Northern Territory, the least populated of Australia’s states, is home to Kakadu National Park. This UNESCO World Heritage Site is a protected area about half the size of Switzerland and is looked after by the aboriginal tribes that are thought to have lived here for around 40,000 years. As well as diverse natural habitats and thousands of plant and animal species, the national park features an abundance of aboriginal rock art sites. These show the deep links these people have with the land and how important it is to their heritage. Here are three such sites that are definitely worth a visit.
This is the smallest rock art site within the national park, but its significance is still large. Many of the paintings here are thought to have been done by Mimi spirit people, who later went on to teach other aboriginals how to create art of this kind. Specific pieces at Nanguluwur include mythical figures like Alkajko, a woman depicted with four arms and horns on her head, and contact art showing the boats European settlers would have arrived in. There are also many paintings of animals found here, which are said to encourage successful hunts and the proliferation of the creatures featured.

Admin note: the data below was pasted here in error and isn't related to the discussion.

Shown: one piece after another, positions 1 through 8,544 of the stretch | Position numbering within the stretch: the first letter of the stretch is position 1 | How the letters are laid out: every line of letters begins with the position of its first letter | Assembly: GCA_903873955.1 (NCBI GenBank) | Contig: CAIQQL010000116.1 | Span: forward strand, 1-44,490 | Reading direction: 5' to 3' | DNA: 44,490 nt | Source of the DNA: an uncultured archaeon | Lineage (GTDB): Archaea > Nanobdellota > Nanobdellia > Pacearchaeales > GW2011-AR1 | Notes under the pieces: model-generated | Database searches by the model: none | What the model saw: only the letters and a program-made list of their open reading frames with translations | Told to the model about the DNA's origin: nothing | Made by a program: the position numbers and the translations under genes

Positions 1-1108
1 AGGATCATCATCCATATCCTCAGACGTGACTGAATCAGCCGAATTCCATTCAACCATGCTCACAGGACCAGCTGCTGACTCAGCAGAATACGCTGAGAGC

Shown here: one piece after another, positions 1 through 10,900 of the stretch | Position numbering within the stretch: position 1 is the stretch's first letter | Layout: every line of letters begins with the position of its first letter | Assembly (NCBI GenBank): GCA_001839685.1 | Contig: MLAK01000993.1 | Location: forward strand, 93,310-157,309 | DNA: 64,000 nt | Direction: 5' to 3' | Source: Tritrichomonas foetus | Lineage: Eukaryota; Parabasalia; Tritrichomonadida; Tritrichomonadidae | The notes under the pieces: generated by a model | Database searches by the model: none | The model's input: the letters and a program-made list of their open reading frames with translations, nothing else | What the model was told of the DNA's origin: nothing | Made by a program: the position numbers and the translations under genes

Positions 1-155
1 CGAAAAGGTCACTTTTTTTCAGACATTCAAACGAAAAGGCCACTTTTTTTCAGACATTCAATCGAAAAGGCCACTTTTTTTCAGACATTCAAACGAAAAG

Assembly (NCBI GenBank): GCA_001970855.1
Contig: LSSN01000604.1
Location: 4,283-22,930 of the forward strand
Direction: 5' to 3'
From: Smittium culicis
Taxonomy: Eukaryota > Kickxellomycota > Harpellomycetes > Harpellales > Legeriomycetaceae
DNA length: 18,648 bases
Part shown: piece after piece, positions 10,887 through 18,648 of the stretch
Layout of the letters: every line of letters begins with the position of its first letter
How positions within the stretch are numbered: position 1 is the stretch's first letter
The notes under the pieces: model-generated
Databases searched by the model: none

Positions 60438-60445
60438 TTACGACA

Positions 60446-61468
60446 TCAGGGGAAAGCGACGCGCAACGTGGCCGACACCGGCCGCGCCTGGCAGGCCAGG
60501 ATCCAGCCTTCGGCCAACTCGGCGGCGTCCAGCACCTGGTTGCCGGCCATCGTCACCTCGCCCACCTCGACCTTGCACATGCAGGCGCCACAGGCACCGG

This site is one of the most well-known in Australia, housing paintings that are thousands of years old alongside those that were drawn closer to the modern day. The perfect example of this is showed by the fact that a famous depiction of a Tasmanian tiger (thought to have died out in mainland Australia around 2000 years ago) lies close to paintings of white buffalo hunters who settled in the area in the 1880s. Perhaps the most famous art at Ubirr is that portraying the ‘Rainbow Serpent’. This aboriginal deity is said to have painted the image herself to remind people of her existence. Legend states that she ‘sang’ her way across Australia’s Top End, creating plants, animals and people as she went and forming an important song line that is still sacred today.
The rock art at Nourlangie Rock, now known by its aboriginal name of Burrunggui, is said to show how the environment around the people was constantly changing. The rocks here acted as a shelter during the wet season and many pictures were repainted in the 1960s by Nayombolmi, who is the original creator of some of the art. Famous pieces to be found here include Namarrgon, the lightning deity responsible for the thunderstorms that Kakadu experiences every November to April. Archaeologists have also uncovered stone tools and other artefacts that were left here over the years by the different people using the rocks to shelter.
Aboriginal rock art is an important part of the history all over Australia and is carefully protected and maintained. If you would like to immerse yourself in this traditional culture during your Northern Territory tour, we can help you find the perfect trip.